A meeting of German Catholic bishops and lay representatives agreed on Friday to ask the church to approve the blessings of same-sex unions.
The three-day meeting, which is part of the “Synodal Path” launched in 2019 in response to the sexual abuse crisis that has rocked the Church in Germany and many other countries, brings together more than 200 representatives of Catholic life in Germany.
SENIOR CHURCH OF ENGLAND OFFICIALS APPROVE GAY MARRIAGE: ‘RANK HERESY’
A majority of 176 attendees voted in favor of same-sex blessings as of March 2026. Fourteen attendees voted against, with 12 abstaining. Crucially, the necessary support of two-thirds of the 67 German bishops has also been achieved, reported the news agency Dpa.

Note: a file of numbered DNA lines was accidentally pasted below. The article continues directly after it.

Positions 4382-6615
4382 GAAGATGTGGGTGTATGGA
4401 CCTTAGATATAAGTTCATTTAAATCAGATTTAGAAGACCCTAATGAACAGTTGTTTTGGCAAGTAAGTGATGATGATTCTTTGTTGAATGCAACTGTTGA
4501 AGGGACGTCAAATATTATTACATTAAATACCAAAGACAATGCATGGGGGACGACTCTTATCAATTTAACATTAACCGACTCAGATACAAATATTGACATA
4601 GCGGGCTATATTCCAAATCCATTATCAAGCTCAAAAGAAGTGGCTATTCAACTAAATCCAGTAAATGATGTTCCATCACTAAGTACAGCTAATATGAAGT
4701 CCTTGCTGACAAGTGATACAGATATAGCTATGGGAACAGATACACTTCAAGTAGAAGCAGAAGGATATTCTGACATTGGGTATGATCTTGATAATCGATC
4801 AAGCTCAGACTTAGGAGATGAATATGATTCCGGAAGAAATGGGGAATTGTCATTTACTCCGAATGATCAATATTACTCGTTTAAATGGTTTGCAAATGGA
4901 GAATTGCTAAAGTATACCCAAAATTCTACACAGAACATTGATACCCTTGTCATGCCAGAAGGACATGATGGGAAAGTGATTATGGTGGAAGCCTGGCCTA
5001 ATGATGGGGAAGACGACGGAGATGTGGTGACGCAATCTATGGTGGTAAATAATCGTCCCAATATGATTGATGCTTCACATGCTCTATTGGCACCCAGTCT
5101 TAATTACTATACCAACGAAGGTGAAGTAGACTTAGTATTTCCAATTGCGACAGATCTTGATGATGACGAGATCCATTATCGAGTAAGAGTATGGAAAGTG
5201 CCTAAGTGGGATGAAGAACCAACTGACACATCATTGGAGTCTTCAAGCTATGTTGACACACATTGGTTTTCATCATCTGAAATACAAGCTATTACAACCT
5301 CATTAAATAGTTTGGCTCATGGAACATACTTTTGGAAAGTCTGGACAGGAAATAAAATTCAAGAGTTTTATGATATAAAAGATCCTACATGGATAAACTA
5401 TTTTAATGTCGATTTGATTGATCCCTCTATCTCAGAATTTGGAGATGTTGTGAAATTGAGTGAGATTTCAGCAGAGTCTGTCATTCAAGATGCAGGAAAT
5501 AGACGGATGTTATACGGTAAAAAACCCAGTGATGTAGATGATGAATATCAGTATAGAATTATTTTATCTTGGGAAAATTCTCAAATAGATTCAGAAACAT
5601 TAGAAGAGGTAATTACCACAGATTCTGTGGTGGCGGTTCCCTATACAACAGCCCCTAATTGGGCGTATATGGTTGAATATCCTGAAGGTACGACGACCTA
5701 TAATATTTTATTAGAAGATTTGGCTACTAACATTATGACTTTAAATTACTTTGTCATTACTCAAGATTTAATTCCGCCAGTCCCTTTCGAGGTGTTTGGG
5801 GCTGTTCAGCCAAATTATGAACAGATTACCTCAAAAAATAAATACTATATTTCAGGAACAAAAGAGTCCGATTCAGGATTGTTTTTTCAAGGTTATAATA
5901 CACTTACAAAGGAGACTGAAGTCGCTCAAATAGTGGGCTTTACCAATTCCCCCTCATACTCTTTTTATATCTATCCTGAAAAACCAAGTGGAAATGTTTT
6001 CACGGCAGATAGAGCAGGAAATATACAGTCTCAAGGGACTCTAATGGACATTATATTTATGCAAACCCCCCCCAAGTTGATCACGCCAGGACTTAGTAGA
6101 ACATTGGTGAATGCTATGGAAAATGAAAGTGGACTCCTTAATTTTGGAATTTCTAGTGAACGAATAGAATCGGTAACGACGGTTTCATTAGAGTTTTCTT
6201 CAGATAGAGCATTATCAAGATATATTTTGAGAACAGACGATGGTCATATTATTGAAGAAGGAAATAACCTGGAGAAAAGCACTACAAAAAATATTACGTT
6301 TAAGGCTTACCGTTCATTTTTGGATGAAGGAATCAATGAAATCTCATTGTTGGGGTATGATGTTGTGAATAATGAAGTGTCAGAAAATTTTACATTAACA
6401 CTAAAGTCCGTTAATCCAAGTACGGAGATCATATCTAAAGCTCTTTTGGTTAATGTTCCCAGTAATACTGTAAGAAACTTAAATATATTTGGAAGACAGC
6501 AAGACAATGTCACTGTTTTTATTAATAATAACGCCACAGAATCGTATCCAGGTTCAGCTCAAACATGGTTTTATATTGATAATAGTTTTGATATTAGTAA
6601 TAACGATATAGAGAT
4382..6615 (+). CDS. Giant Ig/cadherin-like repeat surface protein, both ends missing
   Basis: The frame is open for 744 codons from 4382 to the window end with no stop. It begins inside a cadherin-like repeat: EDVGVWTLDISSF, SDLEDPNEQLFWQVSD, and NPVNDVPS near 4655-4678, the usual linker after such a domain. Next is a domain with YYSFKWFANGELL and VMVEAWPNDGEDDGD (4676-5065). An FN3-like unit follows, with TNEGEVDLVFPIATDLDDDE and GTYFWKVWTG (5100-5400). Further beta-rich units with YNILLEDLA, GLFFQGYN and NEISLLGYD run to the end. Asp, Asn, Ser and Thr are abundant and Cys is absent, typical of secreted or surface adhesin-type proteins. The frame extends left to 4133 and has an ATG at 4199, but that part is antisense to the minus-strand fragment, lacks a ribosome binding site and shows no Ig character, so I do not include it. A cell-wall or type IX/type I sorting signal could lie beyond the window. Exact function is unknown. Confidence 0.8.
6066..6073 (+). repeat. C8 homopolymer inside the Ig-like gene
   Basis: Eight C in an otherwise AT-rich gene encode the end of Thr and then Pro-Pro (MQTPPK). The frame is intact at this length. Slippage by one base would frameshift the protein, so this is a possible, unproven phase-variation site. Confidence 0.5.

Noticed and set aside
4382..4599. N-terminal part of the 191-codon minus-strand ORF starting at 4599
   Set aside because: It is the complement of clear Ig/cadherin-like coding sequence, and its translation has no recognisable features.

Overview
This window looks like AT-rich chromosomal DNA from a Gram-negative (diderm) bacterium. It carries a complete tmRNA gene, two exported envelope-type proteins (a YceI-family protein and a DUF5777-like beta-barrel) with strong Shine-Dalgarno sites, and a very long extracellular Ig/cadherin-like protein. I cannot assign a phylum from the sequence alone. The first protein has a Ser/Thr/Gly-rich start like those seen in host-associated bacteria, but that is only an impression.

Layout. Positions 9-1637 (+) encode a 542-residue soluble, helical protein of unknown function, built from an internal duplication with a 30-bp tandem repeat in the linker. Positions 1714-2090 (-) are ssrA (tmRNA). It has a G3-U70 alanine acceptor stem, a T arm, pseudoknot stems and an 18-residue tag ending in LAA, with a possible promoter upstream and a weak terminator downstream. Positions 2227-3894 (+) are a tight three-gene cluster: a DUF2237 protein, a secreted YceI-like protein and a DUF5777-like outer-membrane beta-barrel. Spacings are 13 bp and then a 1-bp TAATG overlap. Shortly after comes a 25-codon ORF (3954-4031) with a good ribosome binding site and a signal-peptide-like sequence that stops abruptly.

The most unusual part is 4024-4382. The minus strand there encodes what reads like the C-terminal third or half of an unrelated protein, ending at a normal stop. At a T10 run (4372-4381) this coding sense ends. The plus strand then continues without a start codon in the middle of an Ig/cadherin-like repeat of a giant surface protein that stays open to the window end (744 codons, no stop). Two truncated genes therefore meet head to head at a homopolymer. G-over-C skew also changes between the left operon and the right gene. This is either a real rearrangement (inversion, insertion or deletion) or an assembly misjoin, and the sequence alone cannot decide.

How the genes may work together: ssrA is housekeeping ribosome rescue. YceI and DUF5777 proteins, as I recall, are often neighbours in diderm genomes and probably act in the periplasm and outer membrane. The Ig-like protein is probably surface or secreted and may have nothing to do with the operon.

Many congregations already perform such ceremonies, but these are not formally approved by the Catholic Church, a position reaffirmed by the Vatican in 2021.
In a bid to allay Rome’s concerns, German church leaders have insisted the trial will not trigger a schism.
LDS CHURCH STEPS UP IN SUPPORT OF FEDERAL LAW PROTECTING GAME MARRIAGE
However, Pope Francis himself said in a January interview with the Associated Press that the process could become harmfully “ideological.”
For the Catholic Church globally, the pontiff has called for a two-part synod, or assembly, that will bring bishops and laity to discuss the future direction of the church and ways it can rejuvenate its mission.
CLICK HERE TO GET THE FOX NEWS APP
At the same time, German bishops are under pressure from frustrated grassroots Catholics in a country where Christians are more or less equally divided between Protestants and Catholics.